Thanks anyways.

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    I need to control HWQS processor via a 3rd Party automation processor ( to control by iPad APp). It can send only RS232 Stings over DB-9 Pin. I am trying with rs232 to Ethernet adapter, but I am not able to control HWQS. I also had cheeked that automation processor is sending 232 strings over Ethernet via adapter on my PC in a rs232 analyzer.

    Do i need to do any setting in HWQS software ? I am able to control HWQS prcessor via telnet tho.
    Do i need to enter telent id and password of HWQS in Ethernet adapter? Cause my adapter doesn't have that option.

  9. #7
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    Please see out attached app note on RS232 and Ethernet integration with HomeWorks QS. We recommend you follow scenario three that describes how to control HomeWorks QS via RS232. It will go over configuring the RS232-Ethernet converter we have tested and recommend as well as what to set up in the software.
    Attached Files Attached Files

  10. #8
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    Quote Originally Posted by Armando B. View Post
    Please see out attached app note on RS232 and Ethernet integration with HomeWorks QS. We recommend you follow scenario three that describes how to control HomeWorks QS via RS232. It will go over configuring the RS232-Ethernet converter we have tested and recommend as well as what to set up in the software.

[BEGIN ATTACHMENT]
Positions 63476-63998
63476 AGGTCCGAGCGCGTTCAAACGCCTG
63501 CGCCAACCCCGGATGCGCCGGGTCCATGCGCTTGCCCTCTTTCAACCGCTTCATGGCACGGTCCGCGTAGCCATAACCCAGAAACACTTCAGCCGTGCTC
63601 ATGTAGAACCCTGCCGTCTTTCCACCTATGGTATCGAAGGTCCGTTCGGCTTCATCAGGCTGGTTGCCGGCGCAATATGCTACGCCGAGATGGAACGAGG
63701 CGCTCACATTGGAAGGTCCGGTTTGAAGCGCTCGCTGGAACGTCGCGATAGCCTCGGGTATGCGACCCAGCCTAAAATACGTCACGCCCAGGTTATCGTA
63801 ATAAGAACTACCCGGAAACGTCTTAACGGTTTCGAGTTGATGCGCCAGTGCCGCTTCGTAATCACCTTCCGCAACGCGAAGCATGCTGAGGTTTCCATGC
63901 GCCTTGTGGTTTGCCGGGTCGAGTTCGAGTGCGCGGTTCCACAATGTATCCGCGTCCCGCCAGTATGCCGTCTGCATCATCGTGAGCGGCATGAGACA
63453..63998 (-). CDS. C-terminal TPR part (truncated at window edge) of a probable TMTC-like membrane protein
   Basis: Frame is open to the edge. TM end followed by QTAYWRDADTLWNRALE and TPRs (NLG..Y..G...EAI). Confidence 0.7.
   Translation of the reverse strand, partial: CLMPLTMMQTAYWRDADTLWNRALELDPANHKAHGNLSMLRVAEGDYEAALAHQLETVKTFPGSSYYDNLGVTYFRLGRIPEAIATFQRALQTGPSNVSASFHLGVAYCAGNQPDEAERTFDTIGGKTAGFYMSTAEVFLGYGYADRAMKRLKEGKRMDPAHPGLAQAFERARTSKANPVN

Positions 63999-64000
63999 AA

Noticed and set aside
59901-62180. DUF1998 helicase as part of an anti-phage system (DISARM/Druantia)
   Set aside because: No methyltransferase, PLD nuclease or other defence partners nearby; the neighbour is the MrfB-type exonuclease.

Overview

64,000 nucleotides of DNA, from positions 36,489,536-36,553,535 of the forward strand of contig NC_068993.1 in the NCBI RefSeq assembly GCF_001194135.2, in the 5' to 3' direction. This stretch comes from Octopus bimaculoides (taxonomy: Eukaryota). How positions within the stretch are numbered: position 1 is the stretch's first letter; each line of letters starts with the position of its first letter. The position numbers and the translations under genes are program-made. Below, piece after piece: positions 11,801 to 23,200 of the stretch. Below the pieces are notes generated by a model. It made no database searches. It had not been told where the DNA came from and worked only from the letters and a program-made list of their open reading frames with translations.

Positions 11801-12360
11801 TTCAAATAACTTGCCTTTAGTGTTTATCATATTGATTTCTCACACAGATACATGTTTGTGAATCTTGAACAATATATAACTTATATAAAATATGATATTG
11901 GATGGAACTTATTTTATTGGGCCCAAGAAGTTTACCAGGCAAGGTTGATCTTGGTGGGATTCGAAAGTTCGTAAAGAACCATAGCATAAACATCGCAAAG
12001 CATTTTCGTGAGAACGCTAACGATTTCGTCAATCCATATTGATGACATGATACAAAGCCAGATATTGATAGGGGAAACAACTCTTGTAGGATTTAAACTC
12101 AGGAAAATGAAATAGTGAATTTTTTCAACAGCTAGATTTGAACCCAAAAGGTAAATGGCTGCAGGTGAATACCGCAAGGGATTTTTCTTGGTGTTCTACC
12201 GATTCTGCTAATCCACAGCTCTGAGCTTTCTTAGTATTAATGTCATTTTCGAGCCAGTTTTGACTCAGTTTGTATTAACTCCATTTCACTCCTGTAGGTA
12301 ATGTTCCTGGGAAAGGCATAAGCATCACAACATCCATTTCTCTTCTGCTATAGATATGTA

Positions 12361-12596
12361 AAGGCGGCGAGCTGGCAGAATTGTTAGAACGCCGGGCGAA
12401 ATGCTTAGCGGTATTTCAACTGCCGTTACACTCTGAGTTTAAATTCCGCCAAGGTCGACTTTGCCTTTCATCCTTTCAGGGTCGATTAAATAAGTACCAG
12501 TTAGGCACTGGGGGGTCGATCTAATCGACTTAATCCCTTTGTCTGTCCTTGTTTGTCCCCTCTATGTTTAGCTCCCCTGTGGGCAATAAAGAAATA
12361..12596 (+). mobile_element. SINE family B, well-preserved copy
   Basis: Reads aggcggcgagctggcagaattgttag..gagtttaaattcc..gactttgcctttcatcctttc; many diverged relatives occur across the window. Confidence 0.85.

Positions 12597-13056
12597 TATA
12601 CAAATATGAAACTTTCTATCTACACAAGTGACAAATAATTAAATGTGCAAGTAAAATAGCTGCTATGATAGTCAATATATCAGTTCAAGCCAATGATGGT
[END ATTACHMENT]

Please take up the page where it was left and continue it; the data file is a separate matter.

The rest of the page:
In scenario three,, can you explain me the point no 8.
    "The Ethernet to RS-232 converter device will automatically open the Telnet session with the HWQS processor, however, the 3rd-party device must send the Telnet username/password
    via RS-232 when prompted. After the login occurs, the 3rd-party device can then utilize the
    Lutron Integration Protocol, as if the device was connected via Ethernet"

    How to send username and password by RS232 strings..??

  11. #9
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    It would depend on the third party system and/or driver you are using. Usually there is a field to input the username and password for some third party drivers, but that would depend on the third party company and they would be able to best assist you on how to send the username and password to the processor via RS232.

  12. #10
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    My third party processor can send only RS232 strings with Db-9 Pin Out,, can it control the HWQS Processor.... i can not send login and password details in other way. is there a particular sting format for that,,??